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Beijing Bedouins
by Valerie Sartor
2008-07-09 09:27:36
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Modern technological gadgets: young people love them and older people are trying to get used to them. For my grandmother cars represented the height in mobility; for me watching television and later riding in a Boeing 747 started me dreaming about traveling to other parts of the planet. But China's youth doesn't have to go anywhere to be deemed urban gypsies: today's technology allows them to communicate with others anywhere in the world instantly - and it's getting better, faster and cooler as each year passes.

The American thinker Lewis Mumford started writing back in the 1950's about machines as extensions of human consciousness and the consequences of technology upon human societies. In the 1970s Marshall McLuhan, a Canadian media and communications specialist highly influenced by Mumford, wrote that the "medium is the message" -communications technology affects the thinking process – and ultimately the way humans organize as social units. McLuhan predicted that everyone would become a 'global village citizen' when linked decisively by electronic technologies. His premise stated that technology would create a new age with one collective human identity. But McLuhan specifically stressed that we should remain aware of the media's cognitive effects because every global village has the potential, due to human frailty, to become totalitarian and full of terror.

Today's youth has grown up with technology, incorporating computers and cell phones into their ordinary lifestyle. Significantly, in Beijing almost every young person I know owns a laptop and a fancy cell phone – these kids are part of the generation I term contemporary nomads because they have the capacity to travel through cyber space and communicate with other people living around the globe. Only limited by their gear and their gadgets, these Beijing Bedouins travel light: the city is full of cyber-oases and cell towers that cater to their crowd. As modern migrants they seem more interested in cyber-connectivity than in travelling across geographical spaces, although many of the curious and able do cross national boundaries to explore other regions of the globe.

Chinese young people rejoice that wireless data connections seem to be getting better all the time. Cellular networks are faster and more reliable. Short-range Wi-Fi hotspots are popping up in ever more places. And a new generation of wireless technologies is already poised to take over, creating wild concepts such as "ultra-reality"[1] that confuses old folks like me but delights the Beijing Bedouins. Yet I like cell phones. When I was younger mobile phones were already widespread, but found mostly in cars because they were so large and clunky; they were used almost exclusively for voice calls. Connecting them to the Internet and even to computers was still unknown when I was thirty.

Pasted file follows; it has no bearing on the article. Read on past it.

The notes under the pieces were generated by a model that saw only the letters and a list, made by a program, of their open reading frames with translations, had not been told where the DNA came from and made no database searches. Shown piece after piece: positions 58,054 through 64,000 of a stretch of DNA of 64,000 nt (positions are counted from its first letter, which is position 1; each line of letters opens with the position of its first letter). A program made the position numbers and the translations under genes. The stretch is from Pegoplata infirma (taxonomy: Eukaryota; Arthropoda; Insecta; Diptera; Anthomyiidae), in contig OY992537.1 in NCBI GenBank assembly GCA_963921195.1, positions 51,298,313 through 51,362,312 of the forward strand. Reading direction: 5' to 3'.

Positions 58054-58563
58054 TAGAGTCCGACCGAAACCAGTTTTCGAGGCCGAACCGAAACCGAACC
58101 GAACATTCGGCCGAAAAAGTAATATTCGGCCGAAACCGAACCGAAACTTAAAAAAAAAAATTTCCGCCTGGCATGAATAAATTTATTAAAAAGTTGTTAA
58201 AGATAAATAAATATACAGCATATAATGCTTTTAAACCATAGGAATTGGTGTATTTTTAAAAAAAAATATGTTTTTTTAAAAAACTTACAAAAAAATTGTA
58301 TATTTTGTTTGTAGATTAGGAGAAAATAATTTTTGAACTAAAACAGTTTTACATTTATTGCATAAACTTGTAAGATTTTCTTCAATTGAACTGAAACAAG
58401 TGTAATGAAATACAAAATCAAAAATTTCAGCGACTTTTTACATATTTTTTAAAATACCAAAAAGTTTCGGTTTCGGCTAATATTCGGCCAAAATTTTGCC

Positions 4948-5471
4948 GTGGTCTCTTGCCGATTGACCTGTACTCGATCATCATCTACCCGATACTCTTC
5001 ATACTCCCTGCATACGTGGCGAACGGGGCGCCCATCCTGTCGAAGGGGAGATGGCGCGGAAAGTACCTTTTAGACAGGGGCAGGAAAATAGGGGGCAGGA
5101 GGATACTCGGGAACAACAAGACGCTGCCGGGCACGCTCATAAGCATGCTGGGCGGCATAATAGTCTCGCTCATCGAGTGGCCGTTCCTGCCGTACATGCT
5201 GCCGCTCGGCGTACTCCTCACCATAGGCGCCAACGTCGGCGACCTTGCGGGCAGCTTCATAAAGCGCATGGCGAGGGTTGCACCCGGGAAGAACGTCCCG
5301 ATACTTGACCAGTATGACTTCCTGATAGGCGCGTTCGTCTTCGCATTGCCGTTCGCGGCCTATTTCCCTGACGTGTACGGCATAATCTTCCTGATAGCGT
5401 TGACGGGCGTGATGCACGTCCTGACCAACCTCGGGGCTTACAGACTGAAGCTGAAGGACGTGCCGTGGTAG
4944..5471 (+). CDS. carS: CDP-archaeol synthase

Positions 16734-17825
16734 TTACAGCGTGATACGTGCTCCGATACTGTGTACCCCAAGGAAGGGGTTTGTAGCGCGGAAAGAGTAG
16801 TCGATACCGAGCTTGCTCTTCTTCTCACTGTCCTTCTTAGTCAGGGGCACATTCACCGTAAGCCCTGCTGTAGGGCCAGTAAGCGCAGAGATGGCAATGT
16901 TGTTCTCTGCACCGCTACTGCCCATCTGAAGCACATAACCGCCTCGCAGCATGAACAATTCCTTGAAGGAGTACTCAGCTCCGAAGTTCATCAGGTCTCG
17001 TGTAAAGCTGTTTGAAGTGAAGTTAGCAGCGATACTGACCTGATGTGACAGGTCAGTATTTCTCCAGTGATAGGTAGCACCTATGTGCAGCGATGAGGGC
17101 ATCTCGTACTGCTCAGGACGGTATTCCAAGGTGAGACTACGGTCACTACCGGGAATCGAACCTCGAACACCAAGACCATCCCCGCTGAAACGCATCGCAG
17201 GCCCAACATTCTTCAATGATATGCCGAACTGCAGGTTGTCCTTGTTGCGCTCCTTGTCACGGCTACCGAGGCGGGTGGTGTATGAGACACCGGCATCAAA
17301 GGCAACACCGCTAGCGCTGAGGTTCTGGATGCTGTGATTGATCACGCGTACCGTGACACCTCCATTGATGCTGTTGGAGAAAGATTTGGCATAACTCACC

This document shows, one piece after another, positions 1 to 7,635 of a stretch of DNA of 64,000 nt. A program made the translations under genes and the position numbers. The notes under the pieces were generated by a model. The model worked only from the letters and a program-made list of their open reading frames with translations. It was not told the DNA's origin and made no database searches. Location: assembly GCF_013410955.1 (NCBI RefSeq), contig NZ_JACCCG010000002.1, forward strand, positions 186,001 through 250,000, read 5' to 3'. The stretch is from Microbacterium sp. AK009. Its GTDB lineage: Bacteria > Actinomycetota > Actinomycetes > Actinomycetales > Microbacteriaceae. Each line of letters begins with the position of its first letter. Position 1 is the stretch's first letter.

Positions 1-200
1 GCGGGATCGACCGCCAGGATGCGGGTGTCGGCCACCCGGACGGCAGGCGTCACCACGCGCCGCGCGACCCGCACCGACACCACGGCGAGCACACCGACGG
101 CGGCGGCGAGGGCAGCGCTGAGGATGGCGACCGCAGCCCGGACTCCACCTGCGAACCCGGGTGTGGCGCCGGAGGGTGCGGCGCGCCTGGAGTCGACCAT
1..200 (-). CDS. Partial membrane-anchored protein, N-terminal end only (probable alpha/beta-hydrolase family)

I was forty when I learned to use a computer and forty five when I finally bought my now obsolete IBM ThinkPad. At that time laptop computers and personal digital assistants (PDAs) still required a hairdresser' set of cables to get online, and they connected poorly and slowly. Reading and sending e-mail via a mobile phone—not to mention synchronizing it across several gadgets and computers to create one "virtual" in-box—was something out of Star Trek – but today's kids use it effortlessly.

Another cool toy I got after forty was the digital camera. In my youth people took photos using film and were careful of each shot because the film and developing cost so much money. Now cameras of all sizes and prices are available and they're often added to cell phones as well. Every child is an amateur photographer these days.

In Beijing I have a bi-lingual dictionary on my phone that speaks and lets me write characters. Some phones I've heard have perfumed ring tones and most have fantastic music iPod storage. Video capacity on mobile phones has arrived her in China but still isn't popular in the West. In Beijing cheap high-speed wireless networks are snapping into place and microprocessors that power phones are getting good enough to handle anything a person wants: TV channels and movies, music, games and Internet.